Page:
Afghanistan unrest: suicide attack kills 12 policemen
A suicide bomber killed 12 policemen in the southern Afghan province of Uruzgan today when he blew himself up inside a police station as officers ate lunch in a dining hall, officials said. The bomber targeted a base used to patrol the main road from Uruzgan province to neighbouring Kandahar, through one of Afghanistan's most volatile regions where Taliban militants have a strong presence.Updated: Jul 05, 2013 17:29 IST
A suicide bomber killed 12 policemen in the southern Afghan province of Uruzgan on Friday when he blew himself up inside a police station as officers ate lunch in a dining hall, officials said.
The bomber targeted a base used to patrol the main road from Uruzgan province to neighbouring Kandahar, through one of Afghanistan's most volatile regions where Taliban militants have a strong presence.
"A suicide bomber detonated his explosives in a battalion station in Tirin Kot, the provincial capital of Uruzgan," Abdullah Hemat, the Uruzgan governor's spokesman, told AFP.
"The bomber, who was on foot and wearing a suicide vest, blew himself up while the policemen were having lunch. As a result, 12 policemen were killed and five others wounded," he said.
The attack was the second suicide strike in Afghanistan on Friday after another bomber detonated himself at a border crossing with Pakistan, killing two people including a senior Afghan police commander.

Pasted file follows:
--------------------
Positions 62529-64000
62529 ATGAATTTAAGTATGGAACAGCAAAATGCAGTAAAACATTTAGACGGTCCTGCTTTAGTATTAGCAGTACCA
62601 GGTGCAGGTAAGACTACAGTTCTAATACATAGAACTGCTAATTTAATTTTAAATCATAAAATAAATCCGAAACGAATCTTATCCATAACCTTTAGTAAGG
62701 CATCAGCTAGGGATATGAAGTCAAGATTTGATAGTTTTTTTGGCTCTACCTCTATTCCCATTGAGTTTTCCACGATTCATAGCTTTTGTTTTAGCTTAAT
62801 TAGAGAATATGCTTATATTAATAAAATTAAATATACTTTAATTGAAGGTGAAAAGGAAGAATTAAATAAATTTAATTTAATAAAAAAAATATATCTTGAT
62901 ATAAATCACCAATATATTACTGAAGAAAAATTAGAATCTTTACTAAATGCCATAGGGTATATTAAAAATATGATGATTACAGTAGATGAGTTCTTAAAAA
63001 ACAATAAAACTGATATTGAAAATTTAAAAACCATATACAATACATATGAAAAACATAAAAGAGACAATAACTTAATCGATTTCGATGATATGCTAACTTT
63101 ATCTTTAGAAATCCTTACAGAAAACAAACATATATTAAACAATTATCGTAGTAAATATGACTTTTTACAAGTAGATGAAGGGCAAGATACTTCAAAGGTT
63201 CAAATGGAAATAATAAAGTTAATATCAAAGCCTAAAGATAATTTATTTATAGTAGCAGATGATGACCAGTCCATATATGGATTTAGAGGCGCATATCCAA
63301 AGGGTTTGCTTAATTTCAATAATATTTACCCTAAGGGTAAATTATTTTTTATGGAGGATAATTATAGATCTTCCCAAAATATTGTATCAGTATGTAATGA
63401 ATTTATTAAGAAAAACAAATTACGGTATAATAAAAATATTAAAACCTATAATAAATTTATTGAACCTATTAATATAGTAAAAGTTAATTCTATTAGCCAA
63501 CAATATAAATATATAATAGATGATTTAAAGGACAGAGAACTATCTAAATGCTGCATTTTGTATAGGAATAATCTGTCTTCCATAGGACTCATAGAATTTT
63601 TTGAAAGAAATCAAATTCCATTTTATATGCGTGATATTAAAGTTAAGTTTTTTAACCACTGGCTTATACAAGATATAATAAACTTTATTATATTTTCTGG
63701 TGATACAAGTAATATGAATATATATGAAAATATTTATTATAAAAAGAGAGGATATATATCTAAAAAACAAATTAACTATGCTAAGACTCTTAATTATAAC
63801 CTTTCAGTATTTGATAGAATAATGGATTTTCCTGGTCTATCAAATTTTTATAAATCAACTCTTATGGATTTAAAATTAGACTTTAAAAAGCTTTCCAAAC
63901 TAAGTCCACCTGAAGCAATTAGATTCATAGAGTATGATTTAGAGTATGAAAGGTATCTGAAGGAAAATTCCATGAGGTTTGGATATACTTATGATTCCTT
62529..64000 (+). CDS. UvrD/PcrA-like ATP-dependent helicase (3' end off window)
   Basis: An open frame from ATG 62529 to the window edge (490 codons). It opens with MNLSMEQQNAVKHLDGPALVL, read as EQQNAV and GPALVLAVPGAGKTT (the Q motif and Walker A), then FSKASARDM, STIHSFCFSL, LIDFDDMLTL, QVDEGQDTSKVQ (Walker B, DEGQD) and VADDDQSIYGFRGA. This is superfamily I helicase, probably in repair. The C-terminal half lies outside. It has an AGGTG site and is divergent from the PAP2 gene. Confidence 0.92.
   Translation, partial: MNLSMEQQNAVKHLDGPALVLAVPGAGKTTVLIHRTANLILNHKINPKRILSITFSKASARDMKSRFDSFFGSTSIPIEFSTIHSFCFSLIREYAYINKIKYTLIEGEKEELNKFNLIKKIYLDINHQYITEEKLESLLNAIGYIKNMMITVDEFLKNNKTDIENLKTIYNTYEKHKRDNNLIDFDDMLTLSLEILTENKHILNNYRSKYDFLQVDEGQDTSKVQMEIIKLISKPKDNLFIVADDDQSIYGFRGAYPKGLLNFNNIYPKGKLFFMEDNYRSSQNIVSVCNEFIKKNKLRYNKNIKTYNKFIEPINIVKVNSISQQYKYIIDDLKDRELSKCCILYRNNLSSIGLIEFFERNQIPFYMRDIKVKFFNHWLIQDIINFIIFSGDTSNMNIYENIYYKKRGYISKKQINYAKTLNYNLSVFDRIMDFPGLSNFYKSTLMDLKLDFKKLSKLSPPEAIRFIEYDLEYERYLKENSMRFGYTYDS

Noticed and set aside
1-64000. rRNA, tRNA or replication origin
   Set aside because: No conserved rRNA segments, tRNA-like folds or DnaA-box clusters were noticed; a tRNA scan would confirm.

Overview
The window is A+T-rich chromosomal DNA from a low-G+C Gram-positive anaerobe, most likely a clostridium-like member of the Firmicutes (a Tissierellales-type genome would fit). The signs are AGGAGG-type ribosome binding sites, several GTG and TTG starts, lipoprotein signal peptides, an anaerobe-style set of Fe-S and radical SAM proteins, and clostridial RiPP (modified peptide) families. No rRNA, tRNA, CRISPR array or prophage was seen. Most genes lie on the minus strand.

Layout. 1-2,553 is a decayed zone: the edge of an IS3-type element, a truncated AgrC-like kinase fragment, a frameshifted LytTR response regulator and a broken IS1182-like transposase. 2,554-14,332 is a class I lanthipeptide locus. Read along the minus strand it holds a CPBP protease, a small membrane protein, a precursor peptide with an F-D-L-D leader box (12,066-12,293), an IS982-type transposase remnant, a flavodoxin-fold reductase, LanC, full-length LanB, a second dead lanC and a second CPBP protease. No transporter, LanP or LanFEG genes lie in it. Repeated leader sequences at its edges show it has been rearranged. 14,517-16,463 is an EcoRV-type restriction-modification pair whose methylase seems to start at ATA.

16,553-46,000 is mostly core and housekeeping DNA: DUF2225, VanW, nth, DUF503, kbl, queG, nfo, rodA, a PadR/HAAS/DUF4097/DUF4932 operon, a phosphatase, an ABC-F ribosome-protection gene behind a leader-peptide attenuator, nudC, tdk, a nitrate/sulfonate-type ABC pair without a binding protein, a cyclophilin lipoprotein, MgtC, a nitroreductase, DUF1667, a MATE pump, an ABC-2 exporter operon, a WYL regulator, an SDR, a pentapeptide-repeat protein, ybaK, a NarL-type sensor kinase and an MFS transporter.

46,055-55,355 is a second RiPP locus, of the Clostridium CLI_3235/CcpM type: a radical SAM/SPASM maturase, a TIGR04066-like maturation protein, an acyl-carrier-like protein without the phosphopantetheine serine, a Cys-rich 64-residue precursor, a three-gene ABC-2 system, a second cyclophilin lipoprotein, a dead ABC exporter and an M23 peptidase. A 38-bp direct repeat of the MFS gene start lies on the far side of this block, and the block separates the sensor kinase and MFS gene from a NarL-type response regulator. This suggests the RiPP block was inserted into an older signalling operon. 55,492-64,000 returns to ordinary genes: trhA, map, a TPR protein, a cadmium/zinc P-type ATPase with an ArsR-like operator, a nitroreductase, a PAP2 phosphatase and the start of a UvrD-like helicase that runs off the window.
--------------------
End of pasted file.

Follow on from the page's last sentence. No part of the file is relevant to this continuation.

"A suicide bomber wearing a vest of explosives crossed the border into Kandahar's Spin Boldak district this morning and blew himself up," Javed Faisal, spokesman for the Kandahar governor, told AFP.
"A top border police commander and a civilian were killed, and eight others, including two border police and civilians were wounded."
The Spin Boldak-Chaman border crossing is a key route from the Pakistani city of Quetta, which gives its name to the Quetta shura Taliban council, and Kandahar, the insurgency's heartland in southern Afghanistan.
Afghan officials say many suicide attackers who strike in Afghanistan are trained in Pakistan, where the Taliban have rear bases and where some of its leaders are based.
Islamabad denies allowing the Afghan Taliban to operate from inside Pakistan and says it will do everything asked to facilitate Afghan attempts to broker a peace deal to end 12 years of war.
In recent weeks, Taliban insurgents have accelerated their campaign of suicide attacks and roadside bombs against Afghan officials and Afghan and US-led NATO troops.
Last week, the ministry of interior said that 300 police officers were killed in the last month, as Afghan security forces increasingly take on frontline duties fighting the Taliban.
On Monday, a Taliban suicide attack killed nine people in Kabul including four Nepalese, one Briton and a Romanian.
Around 100,000 NATO troops based in Afghanistan are handing over security responsibility to Afghan forces before the international combat mission ends next year.
A Taliban office that opened in the Gulf state of Qatar on June 18 to start peace talks enraged Afghan President Hamid Karzai by styling itself as an unofficial embassy for a government-in-exile.
Karzai broke off bilateral security talks with the Americans and threatened to boycott any peace process altogether.
The Taliban have consistently refused to hold peace talks with the Afghan government and label Karzai as a US puppet.